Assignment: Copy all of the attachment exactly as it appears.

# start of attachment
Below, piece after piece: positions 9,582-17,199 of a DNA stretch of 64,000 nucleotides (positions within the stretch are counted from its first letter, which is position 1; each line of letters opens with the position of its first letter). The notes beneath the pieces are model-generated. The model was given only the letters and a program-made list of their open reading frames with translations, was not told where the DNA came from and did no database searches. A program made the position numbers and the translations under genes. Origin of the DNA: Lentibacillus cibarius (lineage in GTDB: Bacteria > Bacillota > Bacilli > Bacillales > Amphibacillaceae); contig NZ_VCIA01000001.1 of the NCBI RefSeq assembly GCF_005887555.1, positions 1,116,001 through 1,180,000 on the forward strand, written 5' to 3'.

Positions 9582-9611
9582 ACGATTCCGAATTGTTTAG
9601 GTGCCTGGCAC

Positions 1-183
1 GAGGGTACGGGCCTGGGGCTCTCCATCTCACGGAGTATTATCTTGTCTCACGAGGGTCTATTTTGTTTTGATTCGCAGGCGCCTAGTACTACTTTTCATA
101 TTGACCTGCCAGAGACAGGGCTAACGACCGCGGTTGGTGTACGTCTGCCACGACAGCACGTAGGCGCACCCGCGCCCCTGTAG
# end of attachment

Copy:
Below, piece after piece: positions 9,582-17,199 of a DNA stretch of 64,000 nucleotides (positions within the stretch are counted from its first letter, which is position 1; each line of letters opens with the position of its first letter). The notes beneath the pieces are model-generated. The model was given only the letters and a program-made list of their open reading frames with translations, was not told where the DNA came from and did no database searches. A program made the position numbers and the translations under genes. Origin of the DNA: Lentibacillus cibarius (lineage in GTDB: Bacteria > Bacillota > Bacilli > Bacillales > Amphibacillaceae); contig NZ_VCIA01000001.1 of the NCBI RefSeq assembly GCF_005887555.1, positions 1,116,001 through 1,180,000 on the forward strand, written 5' to 3'.

Positions 9582-9611
9582 ACGATTCCGAATTGTTTAG
9601 GTGCCTGGCAC

Positions 1-183
1 GAGGGTACGGGCCTGGGGCTCTCCATCTCACGGAGTATTATCTTGTCTCACGAGGGTCTATTTTGTTTTGATTCGCAGGCGCCTAGTACTACTTTTCATA
101 TTGACCTGCCAGAGACAGGGCTAACGACCGCGGTTGGTGTACGTCTGCCACGACAGCACGTAGGCGCACCCGCGCCCCTGTAG